President Joe Biden’s decision to forgive some federal student debt will cost the US Treasury at least $400 billion, the Congressional Budget Office estimated.

Biden in August announced student debt relief of $10,000 per borrower, subject to income caps of $125,000 per individual and $250,000 per household. An additional $10,000 can be forgiven for Pell Grant recipients. The CBO says that the move will reduce the present value of outstanding loans by $400 billion based on 30 years of reduced future cash inflows. 

The non-partisan budget agency said Biden’s suspension of student debt payments through the end of the year could cost an additional $20 billion. It did not account for changes Biden made to income-driven repayment plans. The watchdog Committee for an Responsible Federal Budget pegs the cost of those changes at an additional $120 billion.

However, the CBO says its estimate is “highly uncertain” because of assumptions it makes about the level of repayments that would have occurred absent the debt relief depend on future economic conditions.

For comparison, the tax and climate legislation known as the Inflation Reduction Act, which passed earlier in August, was scored as reducing deficits over 10 years by $58 billion, with an additional reduction of $180 billion factored in from anticipated new revenue from more tax audits.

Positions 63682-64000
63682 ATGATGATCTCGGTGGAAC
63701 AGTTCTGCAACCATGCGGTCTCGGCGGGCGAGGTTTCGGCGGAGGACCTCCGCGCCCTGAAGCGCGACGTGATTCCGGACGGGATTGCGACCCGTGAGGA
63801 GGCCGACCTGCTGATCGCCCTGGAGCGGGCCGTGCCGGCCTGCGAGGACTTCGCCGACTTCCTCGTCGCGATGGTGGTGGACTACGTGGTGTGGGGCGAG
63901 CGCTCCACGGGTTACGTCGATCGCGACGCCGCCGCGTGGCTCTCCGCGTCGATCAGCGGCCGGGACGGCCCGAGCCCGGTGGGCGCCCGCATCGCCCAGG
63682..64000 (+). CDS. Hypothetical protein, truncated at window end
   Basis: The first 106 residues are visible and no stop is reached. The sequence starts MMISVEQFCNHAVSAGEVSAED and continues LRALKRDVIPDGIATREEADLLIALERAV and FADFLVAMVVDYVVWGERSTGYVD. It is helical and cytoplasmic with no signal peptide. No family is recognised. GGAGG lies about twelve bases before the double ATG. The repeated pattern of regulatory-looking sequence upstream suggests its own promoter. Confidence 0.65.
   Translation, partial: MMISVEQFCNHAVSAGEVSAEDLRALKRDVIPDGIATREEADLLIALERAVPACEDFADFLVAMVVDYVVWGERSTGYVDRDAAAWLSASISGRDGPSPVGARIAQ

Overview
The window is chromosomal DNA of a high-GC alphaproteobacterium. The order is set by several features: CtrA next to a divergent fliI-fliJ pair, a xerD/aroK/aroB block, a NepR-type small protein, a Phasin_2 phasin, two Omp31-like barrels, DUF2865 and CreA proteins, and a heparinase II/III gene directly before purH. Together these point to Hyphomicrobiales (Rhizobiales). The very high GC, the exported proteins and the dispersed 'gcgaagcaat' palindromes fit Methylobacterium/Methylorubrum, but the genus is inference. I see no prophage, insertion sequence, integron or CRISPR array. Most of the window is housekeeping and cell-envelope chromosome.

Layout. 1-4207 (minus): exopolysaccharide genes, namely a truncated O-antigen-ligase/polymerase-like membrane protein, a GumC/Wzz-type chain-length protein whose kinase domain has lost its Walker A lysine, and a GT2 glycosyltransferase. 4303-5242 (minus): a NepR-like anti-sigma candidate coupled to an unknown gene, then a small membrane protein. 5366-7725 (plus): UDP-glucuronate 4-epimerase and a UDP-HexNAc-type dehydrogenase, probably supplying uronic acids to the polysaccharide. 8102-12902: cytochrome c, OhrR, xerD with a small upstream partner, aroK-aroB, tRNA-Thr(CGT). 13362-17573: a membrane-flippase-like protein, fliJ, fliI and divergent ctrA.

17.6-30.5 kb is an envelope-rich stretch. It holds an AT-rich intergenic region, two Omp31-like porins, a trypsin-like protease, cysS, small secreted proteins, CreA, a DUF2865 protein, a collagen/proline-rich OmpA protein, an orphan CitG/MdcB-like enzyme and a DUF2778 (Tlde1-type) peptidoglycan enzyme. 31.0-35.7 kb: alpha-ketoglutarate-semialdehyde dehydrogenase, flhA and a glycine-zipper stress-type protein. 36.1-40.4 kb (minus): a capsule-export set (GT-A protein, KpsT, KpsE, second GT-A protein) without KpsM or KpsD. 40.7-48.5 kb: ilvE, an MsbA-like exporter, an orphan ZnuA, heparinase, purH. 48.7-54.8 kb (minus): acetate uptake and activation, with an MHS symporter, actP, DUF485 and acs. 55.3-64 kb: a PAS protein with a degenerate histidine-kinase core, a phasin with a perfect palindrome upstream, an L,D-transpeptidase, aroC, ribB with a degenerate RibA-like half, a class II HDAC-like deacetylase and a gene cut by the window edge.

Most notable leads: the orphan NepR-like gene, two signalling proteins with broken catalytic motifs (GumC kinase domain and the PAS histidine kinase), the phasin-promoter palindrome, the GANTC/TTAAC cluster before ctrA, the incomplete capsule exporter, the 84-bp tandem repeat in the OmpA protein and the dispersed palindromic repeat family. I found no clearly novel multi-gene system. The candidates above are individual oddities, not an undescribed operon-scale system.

“This might be the most costly executive action in history,” CRFB President Maya MacGuineas said in a statement. “It’s unacceptable that the president would implement it without offsets and without Congressional approval.”

The report was requested by Senator Richard Burr and  Representative Virginia Foxx, two North Carolina Republicans. GOP lawmakers have criticized Biden’s debt forgiveness as unfair to students who had paid off their loans and to taxpayers who never went to college.

“Rather than working with Congress to bring down college costs, President Biden has opted to bury the American people under our unsustainable debt,” Foxx said in a statement.

The Biden administration and its allies countered the criticism of the student debt plan.

“It gives people who have been struggling with student debt that shot they want at starting a business, buying that first home, or just having a slightly easier time paying the monthly bills,” Abdullah Hasan, an administration spokesperson, said in a statement.

Senate Majority Leader Chuck Schumer and leading relief advocate Senator Elizabeth Warren compared it to the Republican-backed tax cuts passed during former President Donald Trump’s administration.

“In contrast to President Trump and Republicans who gave giant corporations $2 trillion in tax breaks, President Biden delivered transformative middle class relief by canceling student debt for working people who need it most,” they said in a statement.

--With assistance from Jennifer Jacobs.

This article was provided by Bloomberg News.